She talks of the inherent goodness of meeting people "in the wild," in person rather than on the internet. I do not see this as a slight against me and our meeting. Our meeting happened as it happened and no other way. This was only a statement of her philosophy and preferences, for which I cannot begin to fault her. I would have preferred to have met her in the wild, but I do not know that we would have. As it was, she could consider my profile and how I presented myself. I could be a character before I had to be in the flesh, which is tempting for any writer. In person, what would she have had to go on? Unless she caught me in a ramble to a friend in public or attended one of my mythic and paranormal lectures, I do not think I stand out in a crowd. We have a few mutual friends on social media, one whom Amber and I particularly adore, but I do not know under what circumstances this would have resulted in us having this breakfast together if not my writing letters to tempting strangers.
I do not think of myself as necessarily interesting on my own, but encountering the stimulus of a new person forces me to share stories about a negligent boarding school; watching for UFOs as research for a novel; a literally famous poetic student, said by Maya Angelou to be her successor, who was blithe about her indigenous mystic photographing mother and Black Panther father; and unwise romantic entanglements to women who loved wandering more than they could ever love me. Since I live my life one second at a time without expurgation, I tend to think I am almost dull. I see how often I sit and stare at trees, which would never pass muster during Sweeps Week. I've never traveled much out of the country - a few weeks camping around Nova Scotia when I was in college - though my travels within its borders have at least been worth chronicling. None of my novels are much read or appreciated and were probably most useful for the practice they gave me in shaping scenes. Though I know the offspring of a few celebrities and an awesome woman who went topless to be an extra in Citizen Toxie, my own accomplishments feel puny when weighed against someone else's curated misadventures. However, when a friendship is nascent, each story gets to be fresh again, once. I joke to Amber that, every time I tell a story to Madeline, the meter over my head of Potentially Interesting Things I Can Say shrinks. Once it zeroes out, I may turn mute. Until that fated moment, I get to have near strangers find me captivating enough for two-hour breakfasts and sushi dinners. Experience should show me that I have almost endless triggers for entertaining stories waiting for an excuse to unfurl. I do have over fifteen years' experience trying to make all I've loved and lost articulable and, if I am luck that day, beautiful. I do have thirty-six years of living under my belt, at least some of which was fun in recollection if not in the living. I shouldn't be surprised that this might result in a few dozen polished anecdotes of Bigfoots and masked protests. Further, and despite my apparent assumptions, my friendship might count for more than my ability to keep other people amused, particularly as I have most cherished those times with Daniel and Amber where there ceased to be a need for words.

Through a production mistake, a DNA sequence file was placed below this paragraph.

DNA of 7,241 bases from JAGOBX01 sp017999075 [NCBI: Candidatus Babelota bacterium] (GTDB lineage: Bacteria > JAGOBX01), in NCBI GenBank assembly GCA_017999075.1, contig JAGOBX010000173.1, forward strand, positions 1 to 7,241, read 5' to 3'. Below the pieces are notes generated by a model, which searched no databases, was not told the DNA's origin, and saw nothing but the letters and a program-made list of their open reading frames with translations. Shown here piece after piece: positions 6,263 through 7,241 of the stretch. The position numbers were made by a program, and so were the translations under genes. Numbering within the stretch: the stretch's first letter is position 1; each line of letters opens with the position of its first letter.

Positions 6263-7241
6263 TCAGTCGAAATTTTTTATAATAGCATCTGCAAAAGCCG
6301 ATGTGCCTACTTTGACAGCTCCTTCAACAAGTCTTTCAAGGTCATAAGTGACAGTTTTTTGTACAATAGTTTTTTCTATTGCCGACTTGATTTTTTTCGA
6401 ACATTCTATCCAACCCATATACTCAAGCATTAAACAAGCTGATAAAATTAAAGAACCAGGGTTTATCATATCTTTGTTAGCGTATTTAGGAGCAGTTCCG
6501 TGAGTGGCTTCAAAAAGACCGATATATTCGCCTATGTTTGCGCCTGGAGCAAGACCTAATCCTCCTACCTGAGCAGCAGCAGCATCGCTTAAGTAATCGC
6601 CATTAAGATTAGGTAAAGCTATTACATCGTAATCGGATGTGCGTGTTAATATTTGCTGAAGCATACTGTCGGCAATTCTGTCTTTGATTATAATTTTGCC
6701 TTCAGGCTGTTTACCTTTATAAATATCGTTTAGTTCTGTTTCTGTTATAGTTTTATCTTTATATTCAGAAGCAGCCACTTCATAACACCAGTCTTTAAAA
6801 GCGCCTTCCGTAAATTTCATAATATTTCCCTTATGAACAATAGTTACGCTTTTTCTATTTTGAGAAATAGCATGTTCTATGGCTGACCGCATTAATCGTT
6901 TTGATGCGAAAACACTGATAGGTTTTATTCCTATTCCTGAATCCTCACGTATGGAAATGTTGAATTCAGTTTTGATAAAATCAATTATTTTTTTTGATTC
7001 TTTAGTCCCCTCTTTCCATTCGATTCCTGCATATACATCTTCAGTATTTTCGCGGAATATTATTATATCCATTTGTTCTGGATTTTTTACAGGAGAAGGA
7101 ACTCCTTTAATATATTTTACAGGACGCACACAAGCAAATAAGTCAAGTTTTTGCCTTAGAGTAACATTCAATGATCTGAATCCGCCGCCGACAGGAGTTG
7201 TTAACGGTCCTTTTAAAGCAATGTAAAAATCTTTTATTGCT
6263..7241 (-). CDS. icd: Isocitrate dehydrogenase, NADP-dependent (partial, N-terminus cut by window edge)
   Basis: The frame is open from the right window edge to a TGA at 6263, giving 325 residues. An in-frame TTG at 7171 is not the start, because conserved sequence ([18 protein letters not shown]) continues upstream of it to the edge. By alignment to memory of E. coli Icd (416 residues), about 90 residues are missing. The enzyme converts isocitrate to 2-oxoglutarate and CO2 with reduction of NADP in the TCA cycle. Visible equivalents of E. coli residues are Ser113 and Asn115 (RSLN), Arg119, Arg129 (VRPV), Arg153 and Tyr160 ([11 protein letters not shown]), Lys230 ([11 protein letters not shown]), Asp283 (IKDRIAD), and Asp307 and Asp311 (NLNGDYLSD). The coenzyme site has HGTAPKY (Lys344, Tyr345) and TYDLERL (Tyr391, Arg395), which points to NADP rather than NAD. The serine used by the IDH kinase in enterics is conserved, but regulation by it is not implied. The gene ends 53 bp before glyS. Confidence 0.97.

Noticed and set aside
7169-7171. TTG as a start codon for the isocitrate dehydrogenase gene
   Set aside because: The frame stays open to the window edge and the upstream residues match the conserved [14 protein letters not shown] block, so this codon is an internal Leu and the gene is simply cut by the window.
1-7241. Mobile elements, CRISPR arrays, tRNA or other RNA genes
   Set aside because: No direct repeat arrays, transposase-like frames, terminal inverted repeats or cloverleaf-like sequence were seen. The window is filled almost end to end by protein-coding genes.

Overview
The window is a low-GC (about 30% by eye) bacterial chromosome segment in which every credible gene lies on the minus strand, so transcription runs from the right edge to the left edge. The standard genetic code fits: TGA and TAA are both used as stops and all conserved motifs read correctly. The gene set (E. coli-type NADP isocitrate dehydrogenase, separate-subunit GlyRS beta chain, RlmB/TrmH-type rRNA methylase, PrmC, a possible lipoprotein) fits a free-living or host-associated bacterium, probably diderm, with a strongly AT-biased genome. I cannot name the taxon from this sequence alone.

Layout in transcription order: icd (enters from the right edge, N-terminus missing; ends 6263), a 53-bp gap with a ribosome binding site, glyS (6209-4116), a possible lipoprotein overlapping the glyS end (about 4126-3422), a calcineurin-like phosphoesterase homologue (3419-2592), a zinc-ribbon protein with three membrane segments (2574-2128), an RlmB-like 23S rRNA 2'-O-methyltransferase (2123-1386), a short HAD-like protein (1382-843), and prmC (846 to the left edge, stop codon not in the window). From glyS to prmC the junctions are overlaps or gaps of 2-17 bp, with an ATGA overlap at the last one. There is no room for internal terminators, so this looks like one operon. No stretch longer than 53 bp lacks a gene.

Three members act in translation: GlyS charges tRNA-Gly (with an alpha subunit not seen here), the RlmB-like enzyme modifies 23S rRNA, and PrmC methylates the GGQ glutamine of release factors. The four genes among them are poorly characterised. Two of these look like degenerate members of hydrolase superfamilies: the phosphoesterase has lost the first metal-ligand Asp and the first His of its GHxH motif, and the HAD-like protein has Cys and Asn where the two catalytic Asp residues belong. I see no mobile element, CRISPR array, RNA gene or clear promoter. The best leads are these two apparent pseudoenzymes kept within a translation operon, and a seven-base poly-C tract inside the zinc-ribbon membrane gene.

I tell Madeline of the last time I connected instantly - the quirky and neurotic nurse from six months ago, to whom I could not figure out how to slip my contact information while she was coercing me into a flu shot - but it occurs to me after saying that I felt the wild connection to Eryn and her boyfriend Gregory at Daniel's going away party. We invited them to a Valentine's Day carnival party that was called on account of a blizzard - and that was largely the end of that. We ate at Pakt once in hopes of seeing Eryn, but she was not working that night. I might again crave a catfish sandwich if it came with a side of her company (I crave them anyway).
Madeline asks if I am writing a book right now. I tell her that I am always writing a book. I am plumping up a book inspired by Melissa (though otherwise fiction) and which I wish I could have co-written with her, germinating stories based on the talks I give at conventions, and will have to get back into editing and polishing the next book in the Night's Dream series, since I assume my two remaining alpha readers are not going to get back to me with their notes and I dislike stalling this long.
Conversation between Amber, Madeline, and me never came close to lagging, but that is the nature of things when interesting and interested people are meeting for the first time. It is obvious to say I found her charming - though I did, because she is - but I felt comfortable around her, which is a rarer quality. I have been charmed by dozens of wily people. I don't need to imagine what we would be like as friends, because we already are. It is not so easy to envision what this friendship will entail with a zine-making librarian, but it is something for which I would strive.
Soon in Xenology: Adventures. Spring.